King Charles hosted his first state visit since becoming British monarch on Tuesday, welcoming Cyril Ramaphosa to Buckingham Palace, where the South African president invoked Nelson Mandela as he paid tribute to the close ties between the two countries.
Charles, 74, rolled out the traditional pomp and ceremony as Britain sought to bolster its relations with its biggest trading partner in Africa.
"South Africa, like the Commonwealth, has always been a part of my life. My mother often recalled her visit in 1947, the year before I was born, when, from Cape Town on Her 21st birthday, she pledged her life to the service of the people of the Commonwealth," Charles said in a speech at the banquet held in the president's honour
"It is therefore particularly moving and special that you are our guest on this, the first State Visit we have hosted." he added.
Addressing lawmakers in parliament, Ramaphosa lauded the two nations' close ties, forged in the wake of a difficult legacy of colonialism and apartheid.
He later said he had discussed over lunch at Buckingham Palace "initiatives that can be embarked upon by the Commonwealth under the leadership of his majesty the king".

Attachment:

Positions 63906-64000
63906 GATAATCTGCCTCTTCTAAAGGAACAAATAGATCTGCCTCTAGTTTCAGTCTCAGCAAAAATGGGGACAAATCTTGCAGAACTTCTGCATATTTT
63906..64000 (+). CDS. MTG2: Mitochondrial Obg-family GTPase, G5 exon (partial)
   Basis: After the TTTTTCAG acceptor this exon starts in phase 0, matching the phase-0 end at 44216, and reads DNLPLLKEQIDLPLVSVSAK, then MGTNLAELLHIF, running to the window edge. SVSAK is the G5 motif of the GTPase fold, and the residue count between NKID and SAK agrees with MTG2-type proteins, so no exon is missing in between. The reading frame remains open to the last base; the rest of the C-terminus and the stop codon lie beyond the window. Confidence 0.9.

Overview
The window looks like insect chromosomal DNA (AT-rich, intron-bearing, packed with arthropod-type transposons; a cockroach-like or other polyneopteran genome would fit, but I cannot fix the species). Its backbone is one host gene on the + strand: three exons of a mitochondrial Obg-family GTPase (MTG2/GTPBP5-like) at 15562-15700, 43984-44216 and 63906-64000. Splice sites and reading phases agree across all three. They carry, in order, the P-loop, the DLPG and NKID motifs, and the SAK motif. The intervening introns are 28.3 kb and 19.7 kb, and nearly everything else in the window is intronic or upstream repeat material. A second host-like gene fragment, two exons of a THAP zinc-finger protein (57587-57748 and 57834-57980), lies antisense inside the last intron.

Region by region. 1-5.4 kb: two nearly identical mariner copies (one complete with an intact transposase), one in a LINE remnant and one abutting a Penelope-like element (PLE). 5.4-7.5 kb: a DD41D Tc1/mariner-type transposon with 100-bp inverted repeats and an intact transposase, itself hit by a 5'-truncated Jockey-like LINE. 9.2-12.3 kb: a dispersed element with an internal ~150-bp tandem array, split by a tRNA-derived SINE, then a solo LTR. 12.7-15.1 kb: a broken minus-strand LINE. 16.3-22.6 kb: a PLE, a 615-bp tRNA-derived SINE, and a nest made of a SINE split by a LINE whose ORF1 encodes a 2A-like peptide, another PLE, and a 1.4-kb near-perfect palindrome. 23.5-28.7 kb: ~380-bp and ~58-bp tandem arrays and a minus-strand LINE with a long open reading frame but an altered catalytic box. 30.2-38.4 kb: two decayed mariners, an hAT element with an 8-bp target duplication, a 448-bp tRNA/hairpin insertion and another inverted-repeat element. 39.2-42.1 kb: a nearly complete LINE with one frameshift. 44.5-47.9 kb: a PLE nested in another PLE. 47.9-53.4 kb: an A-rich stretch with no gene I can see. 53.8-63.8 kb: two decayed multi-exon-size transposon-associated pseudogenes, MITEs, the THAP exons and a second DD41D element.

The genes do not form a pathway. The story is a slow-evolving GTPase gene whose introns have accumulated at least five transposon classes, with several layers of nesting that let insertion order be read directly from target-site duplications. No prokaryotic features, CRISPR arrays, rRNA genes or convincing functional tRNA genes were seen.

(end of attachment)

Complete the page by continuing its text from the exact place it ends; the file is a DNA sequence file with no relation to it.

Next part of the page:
Ramaphosa said he would raise the idea of allowing more South African students to study in Britain when he meets Prime Minister Rishi Sunak on Wednesday, and added that the restructuring of South Africa's energy market to battle power shortages could provide opportunities for British companies.
"By pursuing these and other avenues for cooperation, I believe that we will define the relationship between South Africa and the United Kingdom in new and exciting ways," Ramaphosa said.
Britain hopes the visit, which had been planned before the death of Queen Elizabeth in September, will strengthen trade and investment ties between the two nations, and show the importance of links with the Commonwealth of Nations, the international organisation that Charles now heads.
"This is a reinforcement of the strong bilateral relationship that we have with South Africa, a real opportunity to build on that close working relationship and discuss some of the issues that affect us all," British foreign minister James Cleverly told Reuters.